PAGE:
The elegant solution

This is art. Not painting, but art: the act of doing something that might not work, simply because it’s a generous things to do. The combination of talent, skill, craft, and point of view that brings new light to old problems.*
(Seth Godin)

A committed life involves some common struggles. It is, for example, a constant struggle to see people at their full depths. In the business of daily life there is the constant temptation to see the other person as an object and not a whole.**
(David Brooks)

Many of us will find our way and purpose in life by noticing a problem others do not, even though we may all be looking at the same thing.

Where others pass by, you decide to commit and bring your talent, skill, craft and way of seeing to bear.

You must trust that if this is so then there will also be the elegant solution within you. When you recognise this it comes to life, but it also needs form, and life and form equals beauty.

When this happens you will have begun a great struggle, not only with the forces surrounding the problem you have noticed, but also those within, as Richard Rohr recognises:

What the ego (the False Self) hates and fears more than anything else is change.^

We will find many reasons for not turning the life of our elegant solution into form, the thing that will shape our lives – our True Self.

By heart I mean the place emotions meet reason, mobilise the will, and shape identity.^^

(*From Seth Godin’s The Practice.)
(**From David Brooks’ The Second Mountain.)
(^From Richard Rohr’s Immortal Diamond.)
(^^From Alex McManus’ Makers of Fire.)

What makes you light up?

There are infinitely many kinds of beautiful lives.*
(Maria Popova)

Genius is looking at things in an unhabitual way.**
(Corita Kent)

Whatever it is that lights you up – with curiosity, interest, pushing in deeper, leaping, failing, starting over, commitment – that is the light of your attention we all can benefit from.

You need to not only figure out what kind of light is yours but make sure you do not cover it up or hide it away. Let it be your identity and bring it to others:

Julia Cameron’s morning pages help unlock something inside. Not the muse or a magic mystical power, but simply the truth of your chosen identity. If you do something creative each day, you’re now a creative person. Not a blocked person, not a striving person, not an untalented person. A creative person.^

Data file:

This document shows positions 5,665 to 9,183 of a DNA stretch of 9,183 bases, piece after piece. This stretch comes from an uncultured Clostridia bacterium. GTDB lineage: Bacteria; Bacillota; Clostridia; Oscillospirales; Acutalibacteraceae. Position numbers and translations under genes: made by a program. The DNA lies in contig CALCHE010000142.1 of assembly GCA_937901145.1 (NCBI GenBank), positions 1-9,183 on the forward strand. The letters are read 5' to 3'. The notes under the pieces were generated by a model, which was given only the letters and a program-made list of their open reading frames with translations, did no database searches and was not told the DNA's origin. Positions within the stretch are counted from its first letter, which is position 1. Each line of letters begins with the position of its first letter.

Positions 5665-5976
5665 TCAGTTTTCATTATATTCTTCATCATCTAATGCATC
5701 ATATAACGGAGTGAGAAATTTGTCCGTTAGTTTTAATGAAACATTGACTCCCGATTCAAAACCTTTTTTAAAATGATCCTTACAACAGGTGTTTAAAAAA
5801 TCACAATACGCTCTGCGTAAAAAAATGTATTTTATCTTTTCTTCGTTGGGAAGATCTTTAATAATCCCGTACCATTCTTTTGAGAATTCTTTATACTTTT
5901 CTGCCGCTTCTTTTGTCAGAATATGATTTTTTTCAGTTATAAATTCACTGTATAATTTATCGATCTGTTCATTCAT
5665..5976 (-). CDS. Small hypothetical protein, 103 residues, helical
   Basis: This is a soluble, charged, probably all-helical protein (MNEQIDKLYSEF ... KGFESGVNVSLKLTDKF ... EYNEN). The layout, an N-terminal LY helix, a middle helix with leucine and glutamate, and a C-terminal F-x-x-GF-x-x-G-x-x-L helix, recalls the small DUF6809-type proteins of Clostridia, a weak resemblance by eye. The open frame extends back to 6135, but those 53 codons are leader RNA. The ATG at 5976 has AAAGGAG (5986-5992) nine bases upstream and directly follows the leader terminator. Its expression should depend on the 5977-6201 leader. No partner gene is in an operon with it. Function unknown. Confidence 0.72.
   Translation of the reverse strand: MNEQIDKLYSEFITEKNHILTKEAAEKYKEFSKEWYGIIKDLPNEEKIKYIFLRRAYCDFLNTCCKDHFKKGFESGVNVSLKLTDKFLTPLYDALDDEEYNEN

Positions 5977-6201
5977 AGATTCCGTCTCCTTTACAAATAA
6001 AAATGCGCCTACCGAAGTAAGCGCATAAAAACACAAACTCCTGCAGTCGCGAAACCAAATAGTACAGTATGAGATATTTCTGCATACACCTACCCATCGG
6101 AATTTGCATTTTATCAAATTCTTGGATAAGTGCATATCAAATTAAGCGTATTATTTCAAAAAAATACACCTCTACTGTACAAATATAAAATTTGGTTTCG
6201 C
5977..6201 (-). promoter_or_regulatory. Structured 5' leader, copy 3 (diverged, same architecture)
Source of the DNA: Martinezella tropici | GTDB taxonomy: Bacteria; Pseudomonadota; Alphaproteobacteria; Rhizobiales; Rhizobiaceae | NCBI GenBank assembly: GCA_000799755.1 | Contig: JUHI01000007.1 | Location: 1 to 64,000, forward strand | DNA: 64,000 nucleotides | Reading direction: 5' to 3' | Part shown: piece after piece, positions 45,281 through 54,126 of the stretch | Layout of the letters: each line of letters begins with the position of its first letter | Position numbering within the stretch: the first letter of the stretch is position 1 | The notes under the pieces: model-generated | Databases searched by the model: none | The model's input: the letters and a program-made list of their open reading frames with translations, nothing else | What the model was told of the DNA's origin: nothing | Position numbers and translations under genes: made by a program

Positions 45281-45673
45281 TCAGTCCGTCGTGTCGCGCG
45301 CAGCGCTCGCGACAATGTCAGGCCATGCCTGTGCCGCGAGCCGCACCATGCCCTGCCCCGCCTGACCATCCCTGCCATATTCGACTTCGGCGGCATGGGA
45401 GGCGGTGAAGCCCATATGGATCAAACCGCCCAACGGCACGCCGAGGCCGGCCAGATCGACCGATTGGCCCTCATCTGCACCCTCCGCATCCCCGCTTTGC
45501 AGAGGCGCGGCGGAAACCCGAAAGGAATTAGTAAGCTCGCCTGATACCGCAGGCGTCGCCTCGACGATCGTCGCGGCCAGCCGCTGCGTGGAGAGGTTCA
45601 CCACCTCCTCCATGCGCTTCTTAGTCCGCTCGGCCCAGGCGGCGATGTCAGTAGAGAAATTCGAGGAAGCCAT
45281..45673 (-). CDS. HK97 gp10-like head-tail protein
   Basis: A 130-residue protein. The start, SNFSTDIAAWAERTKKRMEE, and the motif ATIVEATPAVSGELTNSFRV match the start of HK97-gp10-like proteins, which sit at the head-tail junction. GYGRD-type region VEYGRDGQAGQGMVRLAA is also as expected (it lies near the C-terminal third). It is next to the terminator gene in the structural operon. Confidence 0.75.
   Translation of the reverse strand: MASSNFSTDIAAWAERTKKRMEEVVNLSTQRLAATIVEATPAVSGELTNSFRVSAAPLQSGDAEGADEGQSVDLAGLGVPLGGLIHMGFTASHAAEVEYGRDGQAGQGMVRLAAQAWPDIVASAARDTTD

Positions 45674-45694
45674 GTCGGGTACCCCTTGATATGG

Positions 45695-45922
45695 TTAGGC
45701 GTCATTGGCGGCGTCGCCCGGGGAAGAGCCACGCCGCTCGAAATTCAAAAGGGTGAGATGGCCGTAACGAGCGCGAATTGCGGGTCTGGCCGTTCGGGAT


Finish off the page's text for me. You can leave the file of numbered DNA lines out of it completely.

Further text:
I take from these words of Seth Godin that to begin the day with some journaling about your light identity is a good place to start because your are owning it, but it will also identify moves you can actually make happen. Journal about your light and then shine … for someone or somemany.

(*From Maria Popova’s Figuring.)
(*From Corita Kent and Jan Snowden’s Learning By Heart.)
(^From Seth Godin’s The Practice.)

Add beauty

The human soul is hungry for beauty: we seek it everywhere – in landscape, music, art, clothes, furniture, gardening, companionship, love, religion and in ourselves.  No one would desire not to be beautiful.  When we experience the beautiful there is a sense of homecoming.*
(John O’Donohue)

An individual who has become a person has staged a rebellion. She rebels against the individualistic ethos and all the systems of impersonalism.**
(David Brooks)

Perhaps beauty becomes possible when we rebel against all that disconnects us from each other, our world, and from ourselves. Beauty, then, is found in connection – wherever, whatever, whoever. And everyone has a capacity for beauty.

(*From John O’Donohue’s Divine Beauty.)
(**From David Brooks’ The Second Mountain.)

Looking for the hidden

Finding something can mean “rescuing it from oblivion,” he mused, which is a “kind of noble act. […] You’ll never know unless you take a look.”*
(Rob Walker and Davy Rothbart)

When you get past making labels for things, it is possible to combine and transform elements into new things. Look at the thing util their import, identity, are, use, and description have dissolved.**
(Corita Kent)

Davy Rothbart may be referring to the detritus others pass by and Corita Kent pondering what lies beneath the labels we give things but their words work even better for people. Finding the hidden treasure that exist in all people. Treasure they may not even know exists themselves.